Wine and coffee: Why this combo is affecting your sleep
Can't sleep? Caffeine and alcohol may be to blame
Long days spent on the beach, evenings enjoying a backyard barbie with friends and plenty of fresh air… there’s a lot to love about summer days. But for many of us, summer nights mean a lot of time spent tossing and turning as temps stay high well into the night, leaving us desperately seeking sleep.
Understanding how temperature affects our sleep is the first step to finding solutions.
“The way the body works is that we [are at] our lowest temperature at about 4am and highest temperature at around about 7pm,” says sleep physician Dr Carmel Harrington, author of The Complete Guide To A Good Night’s Sleep. “Once we reach our peak body temperature and temperature starts to go down, that’s the time that we can sleep.”
Carmel says that an ideal ambient temperature (ie the room temperature) for sleep is around 18 degrees. When nightly ambient temperatures can sit at 25 to 30 degrees, it’s hard for our bodies to cool down enough to get decent shuteye. That’s why it’s important to create a cool sleeping environment during summer.
If your bedroom isn’t the coolest part of your house, consider sleeping in another room on sweltering nights. It also helps to have air flowing over your body to bring your body temperature down and have as much skin exposed to the moving air as possible.
“Obviously a fan will help and if you’re lucky enough to have air conditioning, that’s really good,” says Carmel. “A wet towel in front of the fan can help as well, so it’s cooler air that is blowing through.” A tray of ice cubes positioned in front of the fan can also help, as can opening windows and doors to create a breeze.
Before you hit the hay, there are plenty of steps you can take to put yourself in the best position to get a good night’s sleep despite a hot night.
During the day, draw the curtains to keep out sunlight and keep the windows closed if it’s hotter outside than in.
Try to avoid napping during the day so you’re sleepy at bedtime. Make sure you drink plenty of water to stay hydrated.
Keep daytime physical activity to a minimum on hot days, and if you do want to exercise, do it earlier in the day, not close to when you go to bed.
While hot, heavy and spicy foods are beautifully warming in winter, they can disrupt sleep on hot nights and are best avoided.
No matter how tempting it might be to have a freezing cold shower before heading to bed, Carmel doesn’t advise it as this might alert the body rather than calming it down.
“But a lukewarm shower might work in summertime,” she says, explaining that this will enhance the body’s naturally falling temperature.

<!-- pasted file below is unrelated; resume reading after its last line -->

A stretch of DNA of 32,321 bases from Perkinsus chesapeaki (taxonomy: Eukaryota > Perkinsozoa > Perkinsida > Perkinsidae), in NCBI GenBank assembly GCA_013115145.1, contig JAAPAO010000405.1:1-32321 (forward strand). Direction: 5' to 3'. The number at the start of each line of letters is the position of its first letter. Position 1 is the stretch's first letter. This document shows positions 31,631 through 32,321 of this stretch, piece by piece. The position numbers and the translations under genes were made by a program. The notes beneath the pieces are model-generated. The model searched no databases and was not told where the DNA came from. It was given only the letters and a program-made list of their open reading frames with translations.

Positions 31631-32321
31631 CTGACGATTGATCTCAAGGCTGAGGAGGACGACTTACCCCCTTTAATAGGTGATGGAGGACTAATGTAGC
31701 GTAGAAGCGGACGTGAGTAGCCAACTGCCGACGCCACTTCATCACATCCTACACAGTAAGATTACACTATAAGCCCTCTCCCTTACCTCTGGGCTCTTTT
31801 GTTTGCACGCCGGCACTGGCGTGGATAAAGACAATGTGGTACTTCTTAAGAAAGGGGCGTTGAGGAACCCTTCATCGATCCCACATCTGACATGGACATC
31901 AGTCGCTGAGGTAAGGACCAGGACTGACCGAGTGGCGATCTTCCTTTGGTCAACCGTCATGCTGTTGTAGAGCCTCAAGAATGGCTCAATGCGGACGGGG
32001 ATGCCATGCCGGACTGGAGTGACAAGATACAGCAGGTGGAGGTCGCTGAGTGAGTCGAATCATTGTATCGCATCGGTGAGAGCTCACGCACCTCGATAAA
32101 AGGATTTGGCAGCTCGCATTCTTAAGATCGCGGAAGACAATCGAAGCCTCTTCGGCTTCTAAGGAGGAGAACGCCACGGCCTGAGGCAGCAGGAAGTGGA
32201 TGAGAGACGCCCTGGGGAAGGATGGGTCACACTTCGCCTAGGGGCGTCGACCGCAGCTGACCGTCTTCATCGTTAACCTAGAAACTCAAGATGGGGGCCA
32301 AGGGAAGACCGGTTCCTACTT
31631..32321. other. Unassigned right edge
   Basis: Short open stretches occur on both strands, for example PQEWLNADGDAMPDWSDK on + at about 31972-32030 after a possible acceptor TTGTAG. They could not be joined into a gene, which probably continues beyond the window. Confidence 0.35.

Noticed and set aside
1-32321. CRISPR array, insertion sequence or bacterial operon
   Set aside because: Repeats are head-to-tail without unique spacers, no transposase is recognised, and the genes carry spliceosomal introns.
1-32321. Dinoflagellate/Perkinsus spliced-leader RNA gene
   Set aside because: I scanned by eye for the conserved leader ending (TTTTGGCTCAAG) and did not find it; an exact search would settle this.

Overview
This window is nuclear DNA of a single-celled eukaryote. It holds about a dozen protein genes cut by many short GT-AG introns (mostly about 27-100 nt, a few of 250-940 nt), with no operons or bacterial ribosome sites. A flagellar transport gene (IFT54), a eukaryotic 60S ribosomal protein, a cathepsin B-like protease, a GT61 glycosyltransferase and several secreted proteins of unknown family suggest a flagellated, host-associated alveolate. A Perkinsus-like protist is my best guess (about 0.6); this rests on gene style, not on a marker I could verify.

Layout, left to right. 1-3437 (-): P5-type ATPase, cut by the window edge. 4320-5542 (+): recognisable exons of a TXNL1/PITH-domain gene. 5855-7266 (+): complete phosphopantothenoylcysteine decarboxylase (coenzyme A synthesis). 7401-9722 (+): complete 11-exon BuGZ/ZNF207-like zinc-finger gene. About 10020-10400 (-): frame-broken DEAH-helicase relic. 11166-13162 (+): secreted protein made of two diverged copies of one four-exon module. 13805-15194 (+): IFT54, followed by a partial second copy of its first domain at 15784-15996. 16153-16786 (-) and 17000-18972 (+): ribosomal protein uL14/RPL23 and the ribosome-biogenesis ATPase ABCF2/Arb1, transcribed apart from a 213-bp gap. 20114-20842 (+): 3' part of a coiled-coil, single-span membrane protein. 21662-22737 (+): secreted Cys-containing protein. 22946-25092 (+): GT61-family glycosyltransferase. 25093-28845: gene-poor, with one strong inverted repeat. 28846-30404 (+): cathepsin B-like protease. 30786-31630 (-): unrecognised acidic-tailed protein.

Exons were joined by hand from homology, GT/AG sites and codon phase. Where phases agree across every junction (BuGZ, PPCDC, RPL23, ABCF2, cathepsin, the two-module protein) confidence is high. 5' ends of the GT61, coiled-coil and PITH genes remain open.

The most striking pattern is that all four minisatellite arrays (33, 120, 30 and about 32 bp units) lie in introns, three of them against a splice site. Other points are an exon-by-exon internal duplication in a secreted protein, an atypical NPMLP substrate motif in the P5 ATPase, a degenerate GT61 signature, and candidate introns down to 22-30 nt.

As heat is lost more quickly through your extremities, a 10-minute foot soak in cold water or wetting your hair before bed can help you keep your cool.
If your pets are in the habit of sleeping on your bed, it’s time to kick them off – sorry!
When it’s time for lights out, there are more measures you can put in place to help you get to sleep.
If it’s cooler outside than in, open up the door or window to help air circulate (or hang a wet sheet in front of the open window for extra air-cooling benefits).
If your pets are in the habit of sleeping on the bed, it’s time to kick them off (sorry!) so you’re not affected by their body heat.
Replace your winter bedding with lightweight cotton options and sleep with only a sheet covering you, keeping a light blanket nearby to pull over you in case the temperature drops in the night. If you’re a PJ wearer, choose lightweight, loose-fitting, breathable cotton or linen pieces.
Applying cloths or wristbands soaked in cold water to your skin can help cool you down and, on particularly sweltering evenings, even ice packs held on the armpits and groin for short periods of time can help.
If you wake up too hot during the night, Carmel suggests putting your feet out of the bed covers: “That will cool the body,” she says.
Flipping the pillow over to the ‘cold side’ helps and you may even like to keep a spray bottle of water by the bed to give your face and body a refreshing spritz if you wake up in the night.
For more tips and tricks on improving the quality (and quantity) of your sleep, check out our dedicated Sleep page on The Check Up.
Please note: The tips throughout this article serve as broad information and should not replace any advice you have been given by your medical practitioner.